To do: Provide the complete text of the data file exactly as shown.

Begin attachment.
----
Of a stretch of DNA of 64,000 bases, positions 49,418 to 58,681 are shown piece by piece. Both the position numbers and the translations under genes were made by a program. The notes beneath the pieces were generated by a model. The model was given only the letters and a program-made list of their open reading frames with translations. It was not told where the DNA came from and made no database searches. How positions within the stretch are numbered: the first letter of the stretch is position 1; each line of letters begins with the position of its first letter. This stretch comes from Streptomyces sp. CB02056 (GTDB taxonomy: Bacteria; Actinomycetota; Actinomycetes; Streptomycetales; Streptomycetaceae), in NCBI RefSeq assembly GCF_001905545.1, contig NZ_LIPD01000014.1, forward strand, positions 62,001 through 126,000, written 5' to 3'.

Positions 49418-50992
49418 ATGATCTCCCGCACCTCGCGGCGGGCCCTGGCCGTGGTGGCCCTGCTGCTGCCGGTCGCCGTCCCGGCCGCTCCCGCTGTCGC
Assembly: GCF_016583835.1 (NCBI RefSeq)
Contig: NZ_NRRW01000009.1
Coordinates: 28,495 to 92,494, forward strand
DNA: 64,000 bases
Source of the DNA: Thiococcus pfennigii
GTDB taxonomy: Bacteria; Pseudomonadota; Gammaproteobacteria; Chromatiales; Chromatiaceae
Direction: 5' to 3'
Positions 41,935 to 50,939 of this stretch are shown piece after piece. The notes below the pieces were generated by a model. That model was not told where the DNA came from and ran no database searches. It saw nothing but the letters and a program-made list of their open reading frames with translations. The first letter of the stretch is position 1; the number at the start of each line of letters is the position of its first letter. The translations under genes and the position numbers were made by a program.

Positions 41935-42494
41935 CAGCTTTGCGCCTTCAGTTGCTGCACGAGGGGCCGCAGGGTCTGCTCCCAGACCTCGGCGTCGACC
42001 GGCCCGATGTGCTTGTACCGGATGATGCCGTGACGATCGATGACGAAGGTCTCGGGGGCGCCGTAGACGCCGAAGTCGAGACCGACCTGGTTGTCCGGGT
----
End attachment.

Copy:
Of a stretch of DNA of 64,000 bases, positions 49,418 to 58,681 are shown piece by piece. Both the position numbers and the translations under genes were made by a program. The notes beneath the pieces were generated by a model. The model was given only the letters and a program-made list of their open reading frames with translations. It was not told where the DNA came from and made no database searches. How positions within the stretch are numbered: the first letter of the stretch is position 1; each line of letters begins with the position of its first letter. This stretch comes from Streptomyces sp. CB02056 (GTDB taxonomy: Bacteria; Actinomycetota; Actinomycetes; Streptomycetales; Streptomycetaceae), in NCBI RefSeq assembly GCF_001905545.1, contig NZ_LIPD01000014.1, forward strand, positions 62,001 through 126,000, written 5' to 3'.

Positions 49418-50992
49418 ATGATCTCCCGCACCTCGCGGCGGGCCCTGGCCGTGGTGGCCCTGCTGCTGCCGGTCGCCGTCCCGGCCGCTCCCGCTGTCGC
Assembly: GCF_016583835.1 (NCBI RefSeq)
Contig: NZ_NRRW01000009.1
Coordinates: 28,495 to 92,494, forward strand
DNA: 64,000 bases
Source of the DNA: Thiococcus pfennigii
GTDB taxonomy: Bacteria; Pseudomonadota; Gammaproteobacteria; Chromatiales; Chromatiaceae
Direction: 5' to 3'
Positions 41,935 to 50,939 of this stretch are shown piece after piece. The notes below the pieces were generated by a model. That model was not told where the DNA came from and ran no database searches. It saw nothing but the letters and a program-made list of their open reading frames with translations. The first letter of the stretch is position 1; the number at the start of each line of letters is the position of its first letter. The translations under genes and the position numbers were made by a program.

Positions 41935-42494
41935 CAGCTTTGCGCCTTCAGTTGCTGCACGAGGGGCCGCAGGGTCTGCTCCCAGACCTCGGCGTCGACC
42001 GGCCCGATGTGCTTGTACCGGATGATGCCGTGACGATCGATGACGAAGGTCTCGGGGGCGCCGTAGACGCCGAAGTCGAGACCGACCTGGTTGTCCGGGT